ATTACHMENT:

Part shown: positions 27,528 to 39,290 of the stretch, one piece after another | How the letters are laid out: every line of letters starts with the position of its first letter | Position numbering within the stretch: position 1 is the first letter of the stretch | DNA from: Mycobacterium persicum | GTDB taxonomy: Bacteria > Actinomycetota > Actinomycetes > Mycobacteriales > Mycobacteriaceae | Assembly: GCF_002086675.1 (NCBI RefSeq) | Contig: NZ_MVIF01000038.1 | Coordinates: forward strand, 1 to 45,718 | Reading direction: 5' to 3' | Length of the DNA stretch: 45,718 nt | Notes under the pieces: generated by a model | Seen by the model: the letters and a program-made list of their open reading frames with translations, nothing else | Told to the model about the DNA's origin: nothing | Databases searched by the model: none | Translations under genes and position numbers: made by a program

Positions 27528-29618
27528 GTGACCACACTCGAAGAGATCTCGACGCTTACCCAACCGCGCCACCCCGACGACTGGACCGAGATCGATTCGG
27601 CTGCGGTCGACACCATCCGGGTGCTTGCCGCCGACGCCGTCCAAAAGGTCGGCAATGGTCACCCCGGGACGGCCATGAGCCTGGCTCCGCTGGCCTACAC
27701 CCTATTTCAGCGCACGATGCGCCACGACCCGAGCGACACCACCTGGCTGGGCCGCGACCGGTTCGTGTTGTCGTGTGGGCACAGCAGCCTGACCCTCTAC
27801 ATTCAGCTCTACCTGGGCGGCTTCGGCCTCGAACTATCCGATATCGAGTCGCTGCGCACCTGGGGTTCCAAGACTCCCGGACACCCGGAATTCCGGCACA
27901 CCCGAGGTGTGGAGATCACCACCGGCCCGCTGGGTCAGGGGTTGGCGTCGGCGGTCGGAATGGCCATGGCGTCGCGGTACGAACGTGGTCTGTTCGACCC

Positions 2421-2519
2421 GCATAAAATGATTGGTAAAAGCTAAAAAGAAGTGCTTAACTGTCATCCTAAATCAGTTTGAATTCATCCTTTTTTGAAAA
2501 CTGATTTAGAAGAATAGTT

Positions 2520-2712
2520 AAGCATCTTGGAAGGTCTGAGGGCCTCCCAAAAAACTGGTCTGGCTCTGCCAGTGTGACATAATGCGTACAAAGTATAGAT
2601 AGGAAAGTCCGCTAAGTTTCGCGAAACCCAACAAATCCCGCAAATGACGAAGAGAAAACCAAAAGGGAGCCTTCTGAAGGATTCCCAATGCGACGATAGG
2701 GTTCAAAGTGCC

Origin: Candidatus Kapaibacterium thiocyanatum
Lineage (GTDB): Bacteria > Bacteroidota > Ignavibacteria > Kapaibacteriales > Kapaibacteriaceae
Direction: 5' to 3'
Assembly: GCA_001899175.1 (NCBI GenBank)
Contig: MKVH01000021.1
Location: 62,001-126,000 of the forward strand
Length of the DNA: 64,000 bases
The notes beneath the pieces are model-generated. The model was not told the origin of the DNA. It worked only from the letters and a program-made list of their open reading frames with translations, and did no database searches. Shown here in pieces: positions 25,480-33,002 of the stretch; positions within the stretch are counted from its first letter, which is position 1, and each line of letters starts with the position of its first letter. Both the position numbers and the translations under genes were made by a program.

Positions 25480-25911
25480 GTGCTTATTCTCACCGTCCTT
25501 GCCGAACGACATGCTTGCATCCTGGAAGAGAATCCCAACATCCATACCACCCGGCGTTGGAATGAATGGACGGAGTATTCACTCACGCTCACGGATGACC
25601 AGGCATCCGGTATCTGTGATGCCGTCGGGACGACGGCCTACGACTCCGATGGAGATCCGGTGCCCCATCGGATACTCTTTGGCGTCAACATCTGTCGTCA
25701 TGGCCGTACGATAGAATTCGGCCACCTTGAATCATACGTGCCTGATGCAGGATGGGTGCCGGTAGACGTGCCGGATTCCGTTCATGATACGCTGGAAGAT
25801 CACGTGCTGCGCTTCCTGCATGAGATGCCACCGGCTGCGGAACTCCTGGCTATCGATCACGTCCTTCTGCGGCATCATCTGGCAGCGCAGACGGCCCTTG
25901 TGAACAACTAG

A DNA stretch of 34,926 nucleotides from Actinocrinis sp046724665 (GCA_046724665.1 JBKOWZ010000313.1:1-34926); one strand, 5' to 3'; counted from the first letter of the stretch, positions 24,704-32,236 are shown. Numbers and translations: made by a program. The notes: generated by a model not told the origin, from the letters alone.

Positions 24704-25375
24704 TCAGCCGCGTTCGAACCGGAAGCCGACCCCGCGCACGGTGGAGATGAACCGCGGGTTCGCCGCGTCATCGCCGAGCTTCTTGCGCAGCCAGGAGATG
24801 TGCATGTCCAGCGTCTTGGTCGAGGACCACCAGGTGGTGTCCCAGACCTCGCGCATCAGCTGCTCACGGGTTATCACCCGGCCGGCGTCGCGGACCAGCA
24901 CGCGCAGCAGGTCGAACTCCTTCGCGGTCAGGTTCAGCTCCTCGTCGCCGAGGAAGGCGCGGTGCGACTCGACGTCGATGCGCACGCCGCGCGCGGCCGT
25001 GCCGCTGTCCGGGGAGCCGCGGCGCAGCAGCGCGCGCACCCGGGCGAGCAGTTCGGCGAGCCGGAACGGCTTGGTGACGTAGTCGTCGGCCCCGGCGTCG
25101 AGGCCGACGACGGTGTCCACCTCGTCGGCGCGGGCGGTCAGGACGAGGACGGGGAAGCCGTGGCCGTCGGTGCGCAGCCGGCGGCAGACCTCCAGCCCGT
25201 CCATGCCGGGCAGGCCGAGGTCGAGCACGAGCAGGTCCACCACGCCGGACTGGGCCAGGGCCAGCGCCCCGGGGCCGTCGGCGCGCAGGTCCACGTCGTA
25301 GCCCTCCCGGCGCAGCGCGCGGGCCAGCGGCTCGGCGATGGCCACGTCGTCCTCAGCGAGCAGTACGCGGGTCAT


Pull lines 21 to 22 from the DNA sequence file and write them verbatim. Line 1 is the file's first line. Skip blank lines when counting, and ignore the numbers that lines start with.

Length of the DNA: 64,000 bases
The notes beneath the pieces are model-generated. The model was not told the origin of the DNA. It worked only from the letters and a program-made list of their open reading frames with translations, and did no database searches. Shown here in pieces: positions 25,480-33,002 of the stretch; positions within the stretch are counted from its first letter, which is position 1, and each line of letters starts with the position of its first letter. Both the position numbers and the translations under genes were made by a program.